Sunday 15th April 2018.


The current Model 3 Tracker from Tom Randall and Dean Halford, as updated on 14th April, shows 16,020 cars produced, and a current rate of 2,332 Model 3’s being built per week.



  • The Hyundai IONIQ is not easy to get hold of, there’s a long waiting list but it’s worth it. Not only is it a great family car but, despite it’s modest 28kWh usable battery. That’s not a criticism because in tests with its peers ? the eGolf, new LEAF etc, it can often outperform them on range. However something I’ve seen more of online is complaints over it not being big enough for some markets, and Brinkwire say: “Hyundai has been made aware of this and it probably explains why the carmaker has been caught developing a long-wheelbase variant of the vehicle. The added length to the wheelbase will help free up more room inside the cabin and rumours are also indicating on the use of a larger battery with the car to take advantage of the space.”



  • Vanda Dendrobium. Price is £1m. It can accelerate from standstill to 100 km/h in a ridiculous 2.7 seconds and the top speed figure is above 320 km/h.
  • Faraday Future FF 91. Faraday Future are said to be back on track with new funding. The FF 91 has three electric motors that make 1050 hp and is capable of doing 0-100 km/h in 2.39 seconds. The FF 91 also features torque vectoring and four-wheel steering to ensure it can corner hard
  • Nio EP9. From China, EP9 uses in-wheel motors like the Rimac C_Two, aerodynamically designed to generate more downforce than Formula 1 car, with an active rear spoiler. 0-100 km/h in 2.7 seconds.
  • Tesla Roadster. It has one electric motor at the front and two at the back. Tesla hasn’t revealed how much horsepower it makes but has claimed that will do 0-96 km/h 1.9 seconds, 0-160 km/h in 4.2 seconds and a top speed of 400 km/h.
  • Rimac C_Two. It has four in-wheel electric motors that make a combined power of 1888 hp. Range between charges is 640 km and does 0-100 km/h in 1.85 seconds and a top speed of 413 km/h.



  • CNBC claim to have more dirt of Tesla, this is getting boring now, and say: “Tesla is struggling to manage and fix a significant volume of flawed or damaged parts from its suppliers, sending some to local machine shops for rework, according to several current and former Tesla The company said it also makes adjustments to the design of some parts after receiving them from suppliers. Evidence of Tesla’s rework burden stands in plain view in San Jose, California, less than a half-hour drive from the company’s main factory in Fremont. Towering racks and stacks of boxes emblazoned with Tesla’s name stood in the lot beside a sheet metal and machine shop called JL Precision earlier this month.”
  • Or you could say that Tesla has it’s sight sets on standards higher than others are willing to accept, and they want only the best, so they’re ensuring all the parts are perfect before using them to build with. Or you could remember that all car companies are known to do this rather than send a part back if it’s not up to standard. Or you could even just say those parts were being sent for evaluation or quality control. However it’s too easy to write just another Tesla bashing article.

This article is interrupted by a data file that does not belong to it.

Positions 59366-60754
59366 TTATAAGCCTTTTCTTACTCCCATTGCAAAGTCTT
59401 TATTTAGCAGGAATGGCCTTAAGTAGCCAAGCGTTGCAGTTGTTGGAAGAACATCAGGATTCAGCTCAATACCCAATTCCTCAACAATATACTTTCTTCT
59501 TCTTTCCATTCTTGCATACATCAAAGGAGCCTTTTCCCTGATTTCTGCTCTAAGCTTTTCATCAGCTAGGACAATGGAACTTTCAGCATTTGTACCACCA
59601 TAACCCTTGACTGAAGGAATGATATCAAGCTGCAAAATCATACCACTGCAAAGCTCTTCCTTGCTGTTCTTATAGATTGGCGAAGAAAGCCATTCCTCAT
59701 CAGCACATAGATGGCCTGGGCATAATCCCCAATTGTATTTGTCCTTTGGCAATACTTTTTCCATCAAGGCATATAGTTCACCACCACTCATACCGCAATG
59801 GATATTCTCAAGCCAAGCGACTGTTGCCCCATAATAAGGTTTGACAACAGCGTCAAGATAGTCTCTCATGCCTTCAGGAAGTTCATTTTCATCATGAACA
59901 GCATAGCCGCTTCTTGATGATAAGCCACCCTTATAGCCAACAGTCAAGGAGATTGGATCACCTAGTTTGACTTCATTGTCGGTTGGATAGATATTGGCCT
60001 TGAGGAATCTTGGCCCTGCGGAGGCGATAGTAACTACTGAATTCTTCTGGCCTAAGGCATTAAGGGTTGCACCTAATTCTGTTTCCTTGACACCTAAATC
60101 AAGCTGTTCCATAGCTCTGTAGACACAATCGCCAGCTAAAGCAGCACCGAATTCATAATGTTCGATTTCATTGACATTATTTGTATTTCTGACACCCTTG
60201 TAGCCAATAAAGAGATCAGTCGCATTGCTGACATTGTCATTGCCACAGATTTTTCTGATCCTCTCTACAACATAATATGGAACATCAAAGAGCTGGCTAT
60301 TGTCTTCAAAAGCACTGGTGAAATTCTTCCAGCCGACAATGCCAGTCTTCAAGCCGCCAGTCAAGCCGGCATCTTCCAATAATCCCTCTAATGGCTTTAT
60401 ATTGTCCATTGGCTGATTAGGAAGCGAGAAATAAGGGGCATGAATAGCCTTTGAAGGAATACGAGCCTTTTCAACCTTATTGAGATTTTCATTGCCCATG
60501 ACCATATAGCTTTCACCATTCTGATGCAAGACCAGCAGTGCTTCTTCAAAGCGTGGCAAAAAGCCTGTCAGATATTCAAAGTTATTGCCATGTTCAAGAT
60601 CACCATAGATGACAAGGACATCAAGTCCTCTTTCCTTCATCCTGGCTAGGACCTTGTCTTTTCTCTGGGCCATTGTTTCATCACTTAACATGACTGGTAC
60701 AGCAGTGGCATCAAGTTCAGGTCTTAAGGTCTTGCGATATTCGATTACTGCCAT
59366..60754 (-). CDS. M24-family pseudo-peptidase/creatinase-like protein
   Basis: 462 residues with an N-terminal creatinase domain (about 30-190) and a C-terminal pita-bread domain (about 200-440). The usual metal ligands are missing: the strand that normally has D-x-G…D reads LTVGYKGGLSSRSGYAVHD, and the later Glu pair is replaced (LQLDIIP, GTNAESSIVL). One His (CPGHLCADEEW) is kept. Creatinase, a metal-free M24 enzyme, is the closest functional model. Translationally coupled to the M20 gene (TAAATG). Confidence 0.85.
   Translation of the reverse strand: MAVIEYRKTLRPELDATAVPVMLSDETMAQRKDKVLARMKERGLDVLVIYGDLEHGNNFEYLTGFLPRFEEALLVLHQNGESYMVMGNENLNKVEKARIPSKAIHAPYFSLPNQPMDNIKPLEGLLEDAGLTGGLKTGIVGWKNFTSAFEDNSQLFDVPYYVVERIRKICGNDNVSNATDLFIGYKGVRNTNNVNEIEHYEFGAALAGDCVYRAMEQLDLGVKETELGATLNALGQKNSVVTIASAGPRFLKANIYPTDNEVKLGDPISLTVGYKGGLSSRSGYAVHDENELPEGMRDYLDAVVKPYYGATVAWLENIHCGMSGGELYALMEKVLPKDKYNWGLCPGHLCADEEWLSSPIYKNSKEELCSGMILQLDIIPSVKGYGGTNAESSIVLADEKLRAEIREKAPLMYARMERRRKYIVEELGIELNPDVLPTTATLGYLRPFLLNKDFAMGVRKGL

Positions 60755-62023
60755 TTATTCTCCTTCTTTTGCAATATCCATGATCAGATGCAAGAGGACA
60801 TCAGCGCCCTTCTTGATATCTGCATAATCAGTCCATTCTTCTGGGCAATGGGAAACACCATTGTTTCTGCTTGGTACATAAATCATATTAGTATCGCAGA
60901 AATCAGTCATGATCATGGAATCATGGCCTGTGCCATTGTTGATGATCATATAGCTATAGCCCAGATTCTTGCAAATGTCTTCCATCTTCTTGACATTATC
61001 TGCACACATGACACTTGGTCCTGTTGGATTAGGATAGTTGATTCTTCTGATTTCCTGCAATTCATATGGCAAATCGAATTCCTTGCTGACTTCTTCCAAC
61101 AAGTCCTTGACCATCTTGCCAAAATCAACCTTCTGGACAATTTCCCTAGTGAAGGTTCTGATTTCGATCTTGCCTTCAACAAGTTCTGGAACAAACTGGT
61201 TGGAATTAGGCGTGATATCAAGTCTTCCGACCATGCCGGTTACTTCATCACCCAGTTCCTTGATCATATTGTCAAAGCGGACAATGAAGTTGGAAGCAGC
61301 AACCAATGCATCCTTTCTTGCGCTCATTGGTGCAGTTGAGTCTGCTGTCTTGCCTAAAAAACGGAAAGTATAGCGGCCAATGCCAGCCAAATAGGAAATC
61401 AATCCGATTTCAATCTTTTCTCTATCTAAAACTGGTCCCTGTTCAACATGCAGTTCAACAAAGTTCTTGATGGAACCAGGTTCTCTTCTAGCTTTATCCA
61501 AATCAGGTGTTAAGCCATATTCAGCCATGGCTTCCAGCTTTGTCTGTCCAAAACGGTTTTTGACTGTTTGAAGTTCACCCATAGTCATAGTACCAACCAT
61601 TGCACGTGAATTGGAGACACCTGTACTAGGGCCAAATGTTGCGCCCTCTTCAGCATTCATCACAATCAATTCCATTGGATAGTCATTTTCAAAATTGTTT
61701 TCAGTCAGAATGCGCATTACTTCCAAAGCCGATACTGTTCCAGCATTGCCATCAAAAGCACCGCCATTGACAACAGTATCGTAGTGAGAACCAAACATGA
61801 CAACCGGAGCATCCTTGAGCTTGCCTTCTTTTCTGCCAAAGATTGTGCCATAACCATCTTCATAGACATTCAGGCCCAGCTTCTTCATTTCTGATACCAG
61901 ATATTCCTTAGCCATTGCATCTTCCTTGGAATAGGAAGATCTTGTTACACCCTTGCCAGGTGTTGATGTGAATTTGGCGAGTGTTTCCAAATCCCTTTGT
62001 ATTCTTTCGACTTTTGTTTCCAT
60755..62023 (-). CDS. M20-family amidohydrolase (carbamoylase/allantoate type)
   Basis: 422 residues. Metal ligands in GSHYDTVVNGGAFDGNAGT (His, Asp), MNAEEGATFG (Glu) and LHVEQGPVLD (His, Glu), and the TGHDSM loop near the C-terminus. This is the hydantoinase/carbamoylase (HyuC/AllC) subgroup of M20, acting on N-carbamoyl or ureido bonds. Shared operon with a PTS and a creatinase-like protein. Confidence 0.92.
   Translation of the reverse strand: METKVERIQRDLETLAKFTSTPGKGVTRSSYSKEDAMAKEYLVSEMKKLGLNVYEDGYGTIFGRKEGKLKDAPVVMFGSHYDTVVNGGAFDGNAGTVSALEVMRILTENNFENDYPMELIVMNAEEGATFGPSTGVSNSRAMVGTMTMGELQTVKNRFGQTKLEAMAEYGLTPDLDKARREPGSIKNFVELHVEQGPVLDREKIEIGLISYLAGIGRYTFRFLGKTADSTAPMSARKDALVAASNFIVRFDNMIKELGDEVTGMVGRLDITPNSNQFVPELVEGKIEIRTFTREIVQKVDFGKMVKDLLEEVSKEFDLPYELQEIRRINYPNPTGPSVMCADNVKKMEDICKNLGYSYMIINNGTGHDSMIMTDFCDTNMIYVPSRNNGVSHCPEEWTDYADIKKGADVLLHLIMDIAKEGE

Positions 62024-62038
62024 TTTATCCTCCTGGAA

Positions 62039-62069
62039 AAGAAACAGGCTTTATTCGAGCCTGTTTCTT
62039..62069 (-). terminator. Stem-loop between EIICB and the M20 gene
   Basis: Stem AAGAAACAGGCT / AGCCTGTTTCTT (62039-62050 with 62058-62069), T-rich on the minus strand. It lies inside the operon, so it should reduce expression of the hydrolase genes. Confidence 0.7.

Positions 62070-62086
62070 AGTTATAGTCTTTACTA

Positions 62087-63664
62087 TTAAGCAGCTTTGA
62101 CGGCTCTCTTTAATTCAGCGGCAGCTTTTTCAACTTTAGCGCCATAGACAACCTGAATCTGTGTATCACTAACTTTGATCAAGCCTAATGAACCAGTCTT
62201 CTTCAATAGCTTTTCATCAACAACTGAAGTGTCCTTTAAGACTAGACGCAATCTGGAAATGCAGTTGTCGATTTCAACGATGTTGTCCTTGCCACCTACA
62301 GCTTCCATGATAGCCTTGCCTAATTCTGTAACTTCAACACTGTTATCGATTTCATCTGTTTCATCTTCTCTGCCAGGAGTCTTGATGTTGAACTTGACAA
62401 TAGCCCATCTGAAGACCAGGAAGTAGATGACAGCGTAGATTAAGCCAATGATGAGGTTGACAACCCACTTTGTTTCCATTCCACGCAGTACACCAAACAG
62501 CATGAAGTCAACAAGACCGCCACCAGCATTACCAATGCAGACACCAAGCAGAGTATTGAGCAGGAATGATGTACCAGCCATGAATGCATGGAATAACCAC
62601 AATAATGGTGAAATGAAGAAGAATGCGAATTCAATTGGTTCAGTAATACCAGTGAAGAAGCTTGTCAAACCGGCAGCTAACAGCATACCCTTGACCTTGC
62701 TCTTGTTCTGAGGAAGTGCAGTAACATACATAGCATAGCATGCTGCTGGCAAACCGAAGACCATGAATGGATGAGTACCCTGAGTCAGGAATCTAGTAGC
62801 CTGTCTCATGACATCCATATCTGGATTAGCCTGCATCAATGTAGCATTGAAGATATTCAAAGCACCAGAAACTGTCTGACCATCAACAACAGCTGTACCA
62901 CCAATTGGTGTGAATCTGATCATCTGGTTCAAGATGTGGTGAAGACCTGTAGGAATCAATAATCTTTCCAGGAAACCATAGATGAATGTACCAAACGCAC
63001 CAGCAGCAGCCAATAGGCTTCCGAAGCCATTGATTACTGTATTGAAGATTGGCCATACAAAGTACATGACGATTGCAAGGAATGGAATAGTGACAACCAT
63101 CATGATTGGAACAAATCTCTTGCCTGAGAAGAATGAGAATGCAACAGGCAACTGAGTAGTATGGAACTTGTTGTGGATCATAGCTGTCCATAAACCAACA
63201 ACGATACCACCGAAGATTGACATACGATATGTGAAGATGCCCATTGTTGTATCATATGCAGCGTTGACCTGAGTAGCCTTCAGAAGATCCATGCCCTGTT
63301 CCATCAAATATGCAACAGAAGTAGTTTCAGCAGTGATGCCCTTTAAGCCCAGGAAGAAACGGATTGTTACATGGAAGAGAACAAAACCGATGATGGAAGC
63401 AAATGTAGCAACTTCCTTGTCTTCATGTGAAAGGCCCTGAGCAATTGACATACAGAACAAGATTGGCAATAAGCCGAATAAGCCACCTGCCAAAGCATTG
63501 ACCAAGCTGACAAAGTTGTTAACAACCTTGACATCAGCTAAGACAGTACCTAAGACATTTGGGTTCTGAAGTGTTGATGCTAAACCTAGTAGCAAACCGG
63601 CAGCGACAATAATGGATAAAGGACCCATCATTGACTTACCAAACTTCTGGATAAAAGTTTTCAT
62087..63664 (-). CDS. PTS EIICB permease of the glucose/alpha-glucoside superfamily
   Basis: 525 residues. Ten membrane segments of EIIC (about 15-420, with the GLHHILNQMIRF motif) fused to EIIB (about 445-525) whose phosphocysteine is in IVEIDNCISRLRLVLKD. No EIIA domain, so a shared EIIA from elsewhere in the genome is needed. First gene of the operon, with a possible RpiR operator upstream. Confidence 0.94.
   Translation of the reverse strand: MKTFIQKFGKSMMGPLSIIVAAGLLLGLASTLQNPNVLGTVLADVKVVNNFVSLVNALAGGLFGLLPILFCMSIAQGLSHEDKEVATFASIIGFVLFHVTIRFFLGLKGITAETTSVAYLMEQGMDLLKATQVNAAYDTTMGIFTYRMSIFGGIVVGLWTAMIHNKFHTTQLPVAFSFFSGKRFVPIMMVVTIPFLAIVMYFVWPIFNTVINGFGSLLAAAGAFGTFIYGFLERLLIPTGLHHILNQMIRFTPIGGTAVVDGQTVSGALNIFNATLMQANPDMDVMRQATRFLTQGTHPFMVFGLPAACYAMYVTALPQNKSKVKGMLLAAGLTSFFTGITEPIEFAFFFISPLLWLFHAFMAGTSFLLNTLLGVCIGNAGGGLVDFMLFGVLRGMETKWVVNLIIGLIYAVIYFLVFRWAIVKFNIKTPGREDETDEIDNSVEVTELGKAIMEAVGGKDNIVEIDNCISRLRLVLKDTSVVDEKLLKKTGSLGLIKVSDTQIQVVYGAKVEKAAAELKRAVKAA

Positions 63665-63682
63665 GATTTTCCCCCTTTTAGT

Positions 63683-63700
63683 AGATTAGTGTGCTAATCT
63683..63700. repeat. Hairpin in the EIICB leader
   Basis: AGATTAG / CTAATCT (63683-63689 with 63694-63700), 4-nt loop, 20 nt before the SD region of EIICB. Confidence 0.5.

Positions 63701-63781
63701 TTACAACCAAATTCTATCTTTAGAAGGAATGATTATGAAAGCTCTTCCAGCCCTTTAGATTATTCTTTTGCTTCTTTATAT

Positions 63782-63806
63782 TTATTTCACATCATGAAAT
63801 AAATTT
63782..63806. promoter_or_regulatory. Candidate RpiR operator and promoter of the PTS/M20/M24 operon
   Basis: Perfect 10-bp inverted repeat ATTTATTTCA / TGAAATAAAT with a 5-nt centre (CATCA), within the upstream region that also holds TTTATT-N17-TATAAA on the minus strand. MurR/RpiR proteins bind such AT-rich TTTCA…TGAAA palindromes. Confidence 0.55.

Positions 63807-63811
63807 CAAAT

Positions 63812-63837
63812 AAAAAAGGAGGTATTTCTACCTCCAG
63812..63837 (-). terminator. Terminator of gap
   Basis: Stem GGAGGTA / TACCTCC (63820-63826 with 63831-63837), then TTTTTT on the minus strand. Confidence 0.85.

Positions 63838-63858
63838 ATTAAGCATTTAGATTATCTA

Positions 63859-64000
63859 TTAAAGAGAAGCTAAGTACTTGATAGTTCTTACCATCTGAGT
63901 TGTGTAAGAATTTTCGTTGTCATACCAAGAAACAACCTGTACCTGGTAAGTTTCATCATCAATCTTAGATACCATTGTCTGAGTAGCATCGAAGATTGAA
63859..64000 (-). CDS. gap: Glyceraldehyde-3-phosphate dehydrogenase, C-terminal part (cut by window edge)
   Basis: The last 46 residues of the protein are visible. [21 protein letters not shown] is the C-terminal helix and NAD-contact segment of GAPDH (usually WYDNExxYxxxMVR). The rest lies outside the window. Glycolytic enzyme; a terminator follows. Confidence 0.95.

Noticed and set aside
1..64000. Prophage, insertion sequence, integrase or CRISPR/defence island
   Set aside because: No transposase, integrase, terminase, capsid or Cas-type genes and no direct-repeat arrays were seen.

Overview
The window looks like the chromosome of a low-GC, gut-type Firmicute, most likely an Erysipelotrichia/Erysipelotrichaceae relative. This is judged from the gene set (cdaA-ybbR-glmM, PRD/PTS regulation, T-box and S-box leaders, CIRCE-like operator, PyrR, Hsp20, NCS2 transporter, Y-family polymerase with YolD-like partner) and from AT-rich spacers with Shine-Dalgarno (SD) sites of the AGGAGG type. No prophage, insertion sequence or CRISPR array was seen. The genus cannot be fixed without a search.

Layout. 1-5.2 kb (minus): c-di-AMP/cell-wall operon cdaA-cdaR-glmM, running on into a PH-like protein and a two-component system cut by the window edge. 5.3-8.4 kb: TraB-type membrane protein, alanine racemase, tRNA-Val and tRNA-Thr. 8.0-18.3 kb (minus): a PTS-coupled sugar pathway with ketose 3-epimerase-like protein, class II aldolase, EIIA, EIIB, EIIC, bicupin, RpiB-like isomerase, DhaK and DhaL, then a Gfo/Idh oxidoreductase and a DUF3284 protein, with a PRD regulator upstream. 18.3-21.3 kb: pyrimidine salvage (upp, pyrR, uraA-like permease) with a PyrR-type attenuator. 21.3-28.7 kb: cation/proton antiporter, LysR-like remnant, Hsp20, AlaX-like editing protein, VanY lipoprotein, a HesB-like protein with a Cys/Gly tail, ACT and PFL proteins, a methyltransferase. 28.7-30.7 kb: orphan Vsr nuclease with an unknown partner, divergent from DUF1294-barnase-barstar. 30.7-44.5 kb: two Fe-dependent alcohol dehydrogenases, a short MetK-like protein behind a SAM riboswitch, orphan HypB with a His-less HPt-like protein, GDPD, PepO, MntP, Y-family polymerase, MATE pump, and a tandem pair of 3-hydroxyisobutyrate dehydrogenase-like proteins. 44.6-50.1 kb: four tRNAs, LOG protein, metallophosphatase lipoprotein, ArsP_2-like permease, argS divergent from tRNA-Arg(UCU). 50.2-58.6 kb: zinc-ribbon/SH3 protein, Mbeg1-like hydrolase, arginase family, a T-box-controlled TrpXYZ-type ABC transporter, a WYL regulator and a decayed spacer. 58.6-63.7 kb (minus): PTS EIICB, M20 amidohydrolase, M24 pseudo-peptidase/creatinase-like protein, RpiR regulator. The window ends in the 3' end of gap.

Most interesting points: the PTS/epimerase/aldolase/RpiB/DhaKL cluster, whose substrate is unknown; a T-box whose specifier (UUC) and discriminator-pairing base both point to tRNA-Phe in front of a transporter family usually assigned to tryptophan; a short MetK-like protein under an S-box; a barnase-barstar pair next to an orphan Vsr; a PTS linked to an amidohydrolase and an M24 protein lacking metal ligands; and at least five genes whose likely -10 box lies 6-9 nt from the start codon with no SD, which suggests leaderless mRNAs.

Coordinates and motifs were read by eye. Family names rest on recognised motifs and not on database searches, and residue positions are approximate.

• “While the BMW i3 may not receive a replacement, the German automaker is allegedly planning an all-new model to replace it, dubbed the i1” says Autospies. “Despite what its name suggests, the BMW i1 would actually be larger than the current i3 but slightly smaller than the next-generation 1-Series, Spain’s reports. It is claimed that this all-new model will be based on the same platform as the Mini Cooper Electric and like its British cousin, receive power from a single electric motor powering the front wheels. If this is the case, the i1 should offer a similar range and performance specs to the Mini which, at this stage, still remain a mystery.”



  • And finally, on the subject of charging and grid demand, “Electric vehicle owners in areas served by New Hampshire Electric Cooperative will be able to get cheap power for recharging their cars, as long as they do it at night or on weekends” according to the Concord Monitor: “NHECannounced Friday that it would become the state’s first utility to offer time-of-day pricing, although only for charging electric cars during off-peak hours. The idea is to reduce the burden that electric vehicles place on the power grid, without discouraging them as a new source of business. They are going to be a growing source of electric load, and it’s new demand mostly,” said Seth Wheeler, spokesman for NHEC. “We don’t want to have to build new power plants to meet this new need. If they charge during periods of low demand, there’s plenty of power and we can avoid the need to build generation.”


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